According to new findings presented today at the ESMO World Congress on Gastrointestinal Cancer in Barcelona, Spain, researchers from Duke University School of Medicine in Durham, North Carolina, have found that thin patients with colorectal cancer have shorter survival than obese patients.
For the study, researchers analyzed data from 6,128 patients who had been treated for untreated metastatic colorectal cancer. All patients received bevacizumab plus chemotherapy.
Researchers found that patients with a body mass index (BMI) between 20 and 24.9 survived a mean of 21.1 after treatment initiation compared with 23.5 months for those with a BMI of 25 to 29 and 24 months for those with a BMI of 30 to 35.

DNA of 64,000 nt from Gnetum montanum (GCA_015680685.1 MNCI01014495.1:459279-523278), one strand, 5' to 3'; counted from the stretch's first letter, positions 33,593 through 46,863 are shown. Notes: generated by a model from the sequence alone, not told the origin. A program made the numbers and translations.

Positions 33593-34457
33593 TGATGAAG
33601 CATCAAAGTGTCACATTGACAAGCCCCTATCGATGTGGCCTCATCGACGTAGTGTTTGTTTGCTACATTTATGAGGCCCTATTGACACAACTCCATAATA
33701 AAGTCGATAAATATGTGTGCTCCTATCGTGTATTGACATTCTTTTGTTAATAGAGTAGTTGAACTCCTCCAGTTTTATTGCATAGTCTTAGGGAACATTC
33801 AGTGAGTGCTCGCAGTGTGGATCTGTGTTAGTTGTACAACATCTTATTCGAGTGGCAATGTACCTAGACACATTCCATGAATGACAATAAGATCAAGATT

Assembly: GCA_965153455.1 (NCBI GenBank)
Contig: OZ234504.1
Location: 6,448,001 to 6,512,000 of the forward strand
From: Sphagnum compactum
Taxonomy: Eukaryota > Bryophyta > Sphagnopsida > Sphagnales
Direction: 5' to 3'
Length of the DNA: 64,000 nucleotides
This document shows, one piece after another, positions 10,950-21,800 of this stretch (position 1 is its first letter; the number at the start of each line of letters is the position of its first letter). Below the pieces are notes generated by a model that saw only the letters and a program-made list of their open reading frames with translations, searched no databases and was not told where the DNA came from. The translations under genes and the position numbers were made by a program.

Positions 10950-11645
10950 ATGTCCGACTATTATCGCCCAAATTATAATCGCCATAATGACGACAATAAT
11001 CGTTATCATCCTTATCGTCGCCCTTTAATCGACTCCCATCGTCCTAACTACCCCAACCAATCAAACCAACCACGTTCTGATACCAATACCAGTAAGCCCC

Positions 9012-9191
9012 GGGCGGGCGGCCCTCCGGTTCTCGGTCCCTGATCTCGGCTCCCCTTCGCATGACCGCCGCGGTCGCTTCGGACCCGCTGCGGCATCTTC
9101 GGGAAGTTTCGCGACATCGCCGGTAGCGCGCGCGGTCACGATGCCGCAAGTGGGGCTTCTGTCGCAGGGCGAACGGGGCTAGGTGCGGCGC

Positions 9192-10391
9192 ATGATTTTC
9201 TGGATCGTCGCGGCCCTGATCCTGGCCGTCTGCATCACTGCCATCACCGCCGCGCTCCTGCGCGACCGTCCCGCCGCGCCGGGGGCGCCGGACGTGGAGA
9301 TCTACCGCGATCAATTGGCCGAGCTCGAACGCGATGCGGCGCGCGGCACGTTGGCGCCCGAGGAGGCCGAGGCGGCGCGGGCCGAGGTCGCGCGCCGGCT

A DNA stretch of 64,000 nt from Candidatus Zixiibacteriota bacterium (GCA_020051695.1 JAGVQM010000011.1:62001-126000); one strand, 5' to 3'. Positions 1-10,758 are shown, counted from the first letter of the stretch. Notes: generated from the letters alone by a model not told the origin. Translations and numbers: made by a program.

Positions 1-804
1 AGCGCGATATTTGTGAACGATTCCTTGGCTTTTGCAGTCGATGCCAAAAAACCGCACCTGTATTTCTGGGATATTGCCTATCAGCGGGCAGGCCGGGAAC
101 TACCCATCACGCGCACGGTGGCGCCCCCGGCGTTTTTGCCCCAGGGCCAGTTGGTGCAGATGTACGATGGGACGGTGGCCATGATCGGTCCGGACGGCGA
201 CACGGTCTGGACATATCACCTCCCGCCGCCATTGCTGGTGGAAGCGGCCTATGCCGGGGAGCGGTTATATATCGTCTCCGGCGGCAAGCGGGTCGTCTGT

"Contrary to our hypothesis, patients who had the lowest BMI were at risk for having the shortest survival," said lead author Yousuf Zafar, M.D., associate professor of medicine at Duke University. "In this case, patients with the lowest body weight—people who had metastatic colon cancer and a BMI of less than 25—were at the highest risk."
The findings do not mean that being overweight is protective for patients with colorectal cancer undergoing treatment, but rather there could be an underlying mechanism that put thinner patients at an increased risk for poor outcomes.
A Duke Medicine study found that that thinner Stage 4 colorectal cancer patients lived an average of two-and-a-half months less than obese patients.